With both teams being a little overrated, I have no desire to bet on either of them, especially with this line being Miami -3, which is exactly where I calculated it. Neither team is in a particularly good or bad spot either or have any clear matchup edges. I’m taking the Dolphins purely because favorites tend to cover at a slightly higher than 50% rate late in the season, unless they’re in a bad spot, but this is a no confidence pick and the most likely result might be a push.

Miami Dolphins 23 Las Vegas Raiders 20

Pick against the spread: Miami -3

Confidence: None

Los Angeles Chargers at Las Vegas Raiders: 2020 Week 15 NFL Pick

Los Angeles Chargers (4-9) at Las Vegas Raiders (7-6)

The Raiders are 7-6 and still in the playoff race in the AFC, but they haven’t played like a playoff team overall. Six of their 7 wins have come by 10 points or fewer, with the exception being a game in which the Raiders won the turnover battle by 5, which is highly unsustainable, while 4 of their 6 losses have come by at least 16 points and they have a point differential of -41 that is most comparable to the 4-9 Panthers and the 4-8-1 Eagles. In terms of schedule adjusted first down rate differential, they rank just 27th at -2.51%. 

The Raiders’ problems are concentrated on the defensive side of the ball, where they rank 30th in first down rate allowed over expected at +3.13%, which is a good thing because defenses tend to be much more inconsistent week-to-week than offenses, so the Raiders’ past defensive struggles don’t guarantee another poor performance from their defense in this game, but the Raiders are also very banged up on that side of the ball, missing four starters, including a pair of key starters in Damon Arnette and Clelin Ferrell, which makes it a lot more likely that they’ll continue to struggle defensively, and their offense hasn’t been anything to write home about either, ranking just 16th in first down rate over expected at +0.62%.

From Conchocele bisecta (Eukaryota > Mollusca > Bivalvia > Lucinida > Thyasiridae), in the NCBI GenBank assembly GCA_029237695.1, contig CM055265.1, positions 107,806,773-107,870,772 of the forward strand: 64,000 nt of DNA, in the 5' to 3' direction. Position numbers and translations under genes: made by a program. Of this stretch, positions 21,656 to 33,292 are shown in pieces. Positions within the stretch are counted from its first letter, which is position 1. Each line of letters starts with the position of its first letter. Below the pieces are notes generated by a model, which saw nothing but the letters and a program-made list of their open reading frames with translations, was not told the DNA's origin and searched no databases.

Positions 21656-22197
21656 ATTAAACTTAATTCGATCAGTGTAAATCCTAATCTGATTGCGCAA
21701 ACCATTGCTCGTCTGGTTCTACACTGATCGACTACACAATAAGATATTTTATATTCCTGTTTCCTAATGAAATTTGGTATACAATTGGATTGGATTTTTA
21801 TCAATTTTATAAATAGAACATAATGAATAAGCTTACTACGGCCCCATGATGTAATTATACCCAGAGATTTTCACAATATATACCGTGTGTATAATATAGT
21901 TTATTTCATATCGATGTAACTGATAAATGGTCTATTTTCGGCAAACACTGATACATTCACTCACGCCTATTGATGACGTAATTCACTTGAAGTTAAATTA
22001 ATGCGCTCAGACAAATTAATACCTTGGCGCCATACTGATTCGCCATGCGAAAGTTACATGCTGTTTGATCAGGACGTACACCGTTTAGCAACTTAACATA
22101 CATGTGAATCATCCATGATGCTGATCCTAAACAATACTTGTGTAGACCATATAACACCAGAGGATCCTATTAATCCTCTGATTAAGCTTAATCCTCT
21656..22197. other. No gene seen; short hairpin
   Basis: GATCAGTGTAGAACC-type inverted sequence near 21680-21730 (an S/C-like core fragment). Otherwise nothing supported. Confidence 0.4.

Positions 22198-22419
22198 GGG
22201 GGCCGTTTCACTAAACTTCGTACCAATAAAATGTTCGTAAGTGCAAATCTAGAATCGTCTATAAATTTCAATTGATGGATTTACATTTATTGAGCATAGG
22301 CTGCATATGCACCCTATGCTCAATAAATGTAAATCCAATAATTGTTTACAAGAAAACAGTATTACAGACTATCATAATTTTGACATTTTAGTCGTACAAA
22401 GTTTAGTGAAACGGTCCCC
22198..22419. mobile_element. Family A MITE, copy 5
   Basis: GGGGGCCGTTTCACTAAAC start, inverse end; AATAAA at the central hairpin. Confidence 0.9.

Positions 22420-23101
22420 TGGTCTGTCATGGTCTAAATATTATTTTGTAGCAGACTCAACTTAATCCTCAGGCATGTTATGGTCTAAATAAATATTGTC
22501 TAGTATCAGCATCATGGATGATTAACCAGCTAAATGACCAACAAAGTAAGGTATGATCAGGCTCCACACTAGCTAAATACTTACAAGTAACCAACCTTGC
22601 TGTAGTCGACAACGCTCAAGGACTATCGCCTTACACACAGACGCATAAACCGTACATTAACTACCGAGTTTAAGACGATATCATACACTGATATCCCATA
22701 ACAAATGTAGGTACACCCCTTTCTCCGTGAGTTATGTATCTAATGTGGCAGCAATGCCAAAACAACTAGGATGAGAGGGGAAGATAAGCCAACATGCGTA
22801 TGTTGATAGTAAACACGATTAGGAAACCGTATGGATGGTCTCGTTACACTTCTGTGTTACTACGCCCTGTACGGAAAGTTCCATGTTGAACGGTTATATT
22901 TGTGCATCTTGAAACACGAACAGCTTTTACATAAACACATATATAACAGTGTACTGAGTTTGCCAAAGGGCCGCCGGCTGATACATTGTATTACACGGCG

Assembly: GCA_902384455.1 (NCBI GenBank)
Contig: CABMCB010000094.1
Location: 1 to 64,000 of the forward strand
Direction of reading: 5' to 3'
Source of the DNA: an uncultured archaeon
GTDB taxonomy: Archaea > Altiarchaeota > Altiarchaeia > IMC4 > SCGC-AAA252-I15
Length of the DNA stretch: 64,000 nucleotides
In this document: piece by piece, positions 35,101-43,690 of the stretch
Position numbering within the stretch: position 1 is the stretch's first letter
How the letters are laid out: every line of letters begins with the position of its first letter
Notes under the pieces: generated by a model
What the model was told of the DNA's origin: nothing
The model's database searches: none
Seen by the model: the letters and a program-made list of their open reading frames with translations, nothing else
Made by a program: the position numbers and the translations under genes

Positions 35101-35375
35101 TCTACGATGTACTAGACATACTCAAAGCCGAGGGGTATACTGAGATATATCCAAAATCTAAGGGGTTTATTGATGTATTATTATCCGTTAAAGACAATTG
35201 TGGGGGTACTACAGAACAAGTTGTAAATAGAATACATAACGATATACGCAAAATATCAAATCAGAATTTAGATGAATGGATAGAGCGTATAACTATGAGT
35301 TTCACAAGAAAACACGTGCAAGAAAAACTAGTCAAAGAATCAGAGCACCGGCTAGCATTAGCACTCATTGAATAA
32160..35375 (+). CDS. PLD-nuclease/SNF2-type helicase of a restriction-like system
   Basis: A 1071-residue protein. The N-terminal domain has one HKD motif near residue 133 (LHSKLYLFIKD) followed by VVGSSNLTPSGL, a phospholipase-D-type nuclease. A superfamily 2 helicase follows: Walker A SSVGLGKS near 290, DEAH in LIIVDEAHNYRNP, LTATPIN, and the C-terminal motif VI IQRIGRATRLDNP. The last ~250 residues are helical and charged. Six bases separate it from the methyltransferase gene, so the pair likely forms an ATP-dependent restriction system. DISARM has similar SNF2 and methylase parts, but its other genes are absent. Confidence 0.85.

Earlier in the season, I would have probably bet the Chargers in this game, as 3-point underdogs on the road in what basically amounts to a neutral site game. The Chargers started the season just 2-6, but all six of their losses came by 7 points or fewer, including blown leads over teams like the Chiefs, Buccaneers, Saints, and these Raiders. Since then, they’ve lost games by 8 points, 10 points, and 45 points and, while they’ve also won a couple games, those wins have come by just 6 points over the Jets and 3 points over the Falcons. In total, all four of their wins have come against opponents with records of 4-9 or worse by 10 points or fewer.

In some ways, the Chargers’ decline was not unexpected, as their defense was primarily what was keeping those tough games close, while their offense struggled to consistently string together drives, relying primarily on deep passes to score points. Not only is that an unsustainable way to score points consistently, but defensive play also tends to be much more inconsistent on a week-to-week basis than offensive performance, so their defense regressing towards the mean isn’t surprising, especially since they are missing key players from earlier this season, with slot cornerback Desmond King being traded and defensive end Melvin Ingram and linebacker Denzel Perryman both out with injuries. 

The Chargers are still about even with the Raiders in my roster rankings, but that has more to do with the Raiders being generally overrated and being currently banged up on the defensive side of the ball than anything positive about the Chargers. My calculated line has the Raiders favored by just 1-point, so we’re getting line value with the Chargers as full field goal underdogs, but I would need this line to climb to 3.5 for it to be worth betting on. If it does, I will have an update before gametime, but, for now, this is a low confidence pick at +3.

Update: +3.5s have popped up before gametime. I am not sure if that has to do with Chargers wide receivers Keenan Allen and Mike Williams both being questionable and potentially limited in this game, but both are active, while the Raiders will be down a 5th defensive starter with cornerback Nevin Lawson out. My calculated line is actually closer to even than -1 and I’m going to flip this pick to the Chargers straight up and place a small bet on both the spread at +3.5 and the money line at +155. The Raiders defense is arguably the worst in the league and their offense isn’t good enough to justify them being favored by more than a field goal over a competent opponent.

Los Angeles Chargers 31 Las Vegas Raiders 30 Upset Pick +155

Pick against the spread: LA Chargers +3.5

Confidence: Medium

Indianapolis Colts at Las Vegas Raiders: 2020 Week 14 NFL Pick

Indianapolis Colts (8-4) at Las Vegas Raiders (7-5)